The busy Normandy port of Le Havre has rail links to Paris, Rouen and Marseille, and visits can be made to the picturesque fishing town of Honfleur. Le Havre suffered heavy bombing in World War II, and won World Heritage status after its reconstruction by Auguste Perret in the 1940s. The Docks Vauban area is an historic district now housing shops, restaurants and swimming pools. The Musee des Beaux-Arts Malraux contains paintings by Monet, Degas, Sisley and Manet.
Penzance (England)
Penzance is a town on the picturesque Cornish Riviera beside Mounts Bay, with views across to the spectacular St Michael's Mount. In the town is the unusual 19th-century Egyptian House, a promenade and open-air Art Deco swimming pool. Nearby is the charming fishing village of Mousehole, Newlyn and its art gallery and the unusual Minack Theatre, built into the cliffs above Portcurno Bay in the style of a Roman amphitheatre. Ferries and helicopters depart Penzance for the Scilly Isles.
Portsmouth (England)
Portsmouth has long been an important naval port and is still a Royal Navy base. It is the home of HMS Victory and the 19th-century HMS Warrior, and the new Spinnaker Tower, built to resemble sails at the former site of HMS Vernon. This area has been re-named Gunwharf Quays, a new waterfront development of restaurants, bars and designer shops. In Old Portsmouth there are fish markets, tea rooms, cobbled streets and traditional pubs.
Reykjavik (Iceland)
Reykjavik is the most northerly capital in the world. The wooden buildings of the old town sit beside lively, modern Reykjavik which has excellent museums, galleries and contemporary outdoor geo-thermal pools. There are superb viewing decks in the lovely church of Hallgr'mskirkja, built to resemble lava flow. The Imagine Peace Tower opposite the harbour was built by Yoko Ono as a memorial to John Lennon and emits a tower of light during the last three months of the year.
Riga (Latvia)
Riga is a Free Port and the capital of Latvia, considered one of the most beautiful of the Baltic's capitals. The outstanding Art Nouveau buildings in the old town have earned it World Heritage status, and some of the best are found on Alberta and Elizabetes Streets. The vast cathedral has a 6718-pipe organ, and there are markets in the city's old Zeppelin sheds. A pleasant canal runs through the old town and there are sandy beaches at nearby Jurmala.
Rotterdam is one of the largest ports in the world, and provides excellent transport links to the city 24 miles away. Having suffered heavy bombing in World War II, Rotterdam is an energetic city with an impressive array of modern buildings. Explore on foot to see the remarkable Cube Houses, the Euromast and the Erasmus Bridge. With a large student population there's a lively caf' culture and good galleries, including the Kunsthal.
Rotterdam (Netherlands)
Rotterdam is one of the largest ports in the world, and provides excellent transport links to the city 24 miles away. Having suffered heavy bombing in World War II, Rotterdam is an energetic city with an impressive array of modern buildings. Explore on foot to see the remarkable Cube Houses, the Euromast and the Erasmus Bridge. With a large student population there's a lively caf' culture and good galleries, including the Kunsthal.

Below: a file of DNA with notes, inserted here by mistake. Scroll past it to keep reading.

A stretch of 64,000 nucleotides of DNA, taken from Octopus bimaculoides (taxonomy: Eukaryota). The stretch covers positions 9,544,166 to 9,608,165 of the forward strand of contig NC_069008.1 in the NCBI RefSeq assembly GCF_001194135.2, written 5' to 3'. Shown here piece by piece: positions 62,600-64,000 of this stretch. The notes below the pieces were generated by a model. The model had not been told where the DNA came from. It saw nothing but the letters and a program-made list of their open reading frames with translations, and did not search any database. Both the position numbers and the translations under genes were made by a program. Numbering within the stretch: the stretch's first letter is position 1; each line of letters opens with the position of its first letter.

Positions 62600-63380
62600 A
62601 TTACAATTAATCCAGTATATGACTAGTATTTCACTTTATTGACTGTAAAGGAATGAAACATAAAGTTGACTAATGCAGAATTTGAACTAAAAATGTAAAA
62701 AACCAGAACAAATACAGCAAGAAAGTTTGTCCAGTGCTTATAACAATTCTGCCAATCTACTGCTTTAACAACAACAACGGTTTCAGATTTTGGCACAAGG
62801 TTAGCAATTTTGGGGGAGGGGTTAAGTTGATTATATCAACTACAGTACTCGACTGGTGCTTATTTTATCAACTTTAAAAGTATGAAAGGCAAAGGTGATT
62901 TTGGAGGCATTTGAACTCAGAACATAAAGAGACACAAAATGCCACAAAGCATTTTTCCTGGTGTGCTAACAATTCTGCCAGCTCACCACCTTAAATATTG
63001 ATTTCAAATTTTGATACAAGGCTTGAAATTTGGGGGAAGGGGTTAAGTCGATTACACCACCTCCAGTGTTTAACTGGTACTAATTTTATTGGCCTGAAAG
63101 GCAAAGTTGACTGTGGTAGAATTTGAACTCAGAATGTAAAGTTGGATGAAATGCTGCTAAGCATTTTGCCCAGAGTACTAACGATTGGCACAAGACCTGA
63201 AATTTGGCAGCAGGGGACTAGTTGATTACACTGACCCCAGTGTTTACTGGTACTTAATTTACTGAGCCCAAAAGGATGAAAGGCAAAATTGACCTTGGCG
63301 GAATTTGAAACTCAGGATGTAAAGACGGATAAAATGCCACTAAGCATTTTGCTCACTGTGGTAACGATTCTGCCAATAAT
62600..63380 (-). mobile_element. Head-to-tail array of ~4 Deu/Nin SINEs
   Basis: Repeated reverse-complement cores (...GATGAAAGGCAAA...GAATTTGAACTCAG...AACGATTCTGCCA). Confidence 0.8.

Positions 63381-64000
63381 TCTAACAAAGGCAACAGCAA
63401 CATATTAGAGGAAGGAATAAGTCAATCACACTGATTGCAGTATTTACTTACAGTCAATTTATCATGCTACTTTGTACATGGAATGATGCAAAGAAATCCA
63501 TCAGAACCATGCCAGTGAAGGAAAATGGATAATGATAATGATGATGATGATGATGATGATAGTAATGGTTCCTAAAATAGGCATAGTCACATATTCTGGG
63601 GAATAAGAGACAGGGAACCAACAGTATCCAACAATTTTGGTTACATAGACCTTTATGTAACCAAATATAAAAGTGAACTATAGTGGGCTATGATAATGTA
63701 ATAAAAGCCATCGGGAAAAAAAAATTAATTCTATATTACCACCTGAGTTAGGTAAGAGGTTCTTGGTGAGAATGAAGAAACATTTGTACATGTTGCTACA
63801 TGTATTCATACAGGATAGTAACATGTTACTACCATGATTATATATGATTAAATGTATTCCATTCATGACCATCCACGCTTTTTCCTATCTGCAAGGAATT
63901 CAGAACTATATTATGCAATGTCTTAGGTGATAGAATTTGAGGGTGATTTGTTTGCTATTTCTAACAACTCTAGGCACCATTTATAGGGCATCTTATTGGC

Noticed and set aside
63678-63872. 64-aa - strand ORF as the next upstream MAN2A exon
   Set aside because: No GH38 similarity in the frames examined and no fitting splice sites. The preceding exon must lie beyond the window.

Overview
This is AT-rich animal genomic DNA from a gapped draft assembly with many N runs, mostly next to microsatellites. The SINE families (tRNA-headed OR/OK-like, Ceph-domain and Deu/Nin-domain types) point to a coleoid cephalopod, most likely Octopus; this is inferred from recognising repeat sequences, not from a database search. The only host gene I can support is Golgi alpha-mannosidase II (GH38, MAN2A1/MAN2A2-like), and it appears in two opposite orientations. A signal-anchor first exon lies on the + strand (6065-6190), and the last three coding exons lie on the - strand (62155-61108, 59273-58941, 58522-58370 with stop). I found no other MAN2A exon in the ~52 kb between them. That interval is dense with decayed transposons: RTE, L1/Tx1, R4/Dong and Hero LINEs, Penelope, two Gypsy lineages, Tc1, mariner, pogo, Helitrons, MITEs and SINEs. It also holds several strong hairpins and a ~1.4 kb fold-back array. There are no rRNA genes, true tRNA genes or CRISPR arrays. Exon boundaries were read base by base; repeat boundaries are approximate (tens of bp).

Rouen is the capital of Upper Normandy, and has a picturesque medieval quarter of glaze-tiled and timbered houses. Joan of Arc was imprisoned in a tower and burnt at the stake in the marketplace in Rouen. The city is well-known for its astronomical clock and the famous cathedral which was painted several times by Monet
Sevastapol (Ukraine)
Sevastopol port began as an 18th-century military fortress and is now a busy commercial port as well as the base for Russia's Black Sea Fleet. The interesting tunnels of the former Soviet Underground Submarine Base are open to visitors, and other attractions include St Vladimir Cathedral, the remains of the Greek city of Chersonese and the excellent Panorama Museum in the valley of Balaklava, which depicts the defence of Sevastopol
Southampton (UK)
The port of Southampton is one of the busiest cruise ship ports in the British Isles. The city has several parks and a large common. Places of interest include the newly-opened Bargate Monument Gallery and the 12th-century Medieval Merchant's House, whilst shoppers and diners head for the up-market area of Bedford Place. From Southampton, its possible to visit the New Forest or the Isle of Wight which is served by ferry from the harbour.
Spitsbergen (Norway)
Spitsbergen is the largest island in the remote Svalbard archipelago and the only one with a permanent population. For travellers continuing north, it is the gateway to the High Arctic and the last stop before the North Pole. This harsh habitat supports polar bears, reindeer and hardy flora, and is home to international research stations and the Global Seed Vault. Its dramatic scenery includes Advent Fjord, the Monaco Glacier and jagged granite mountains.
St Malo (France)
St Malo is considered one of the most attractive towns in Brittany. Its old walled town was a former citadel and has cobbled streets, a handsome cathedral and the 14th-century Solidor Tower. Offshore is the island of Grand Be, where you can visit the tomb of the writer Chateaubriand, and the magnificent Mont St Michel. It's possible to walk a circuit of St Malo along the walls, with views of the long sandy Grand Plage below.
St Peter Port (Guernsey)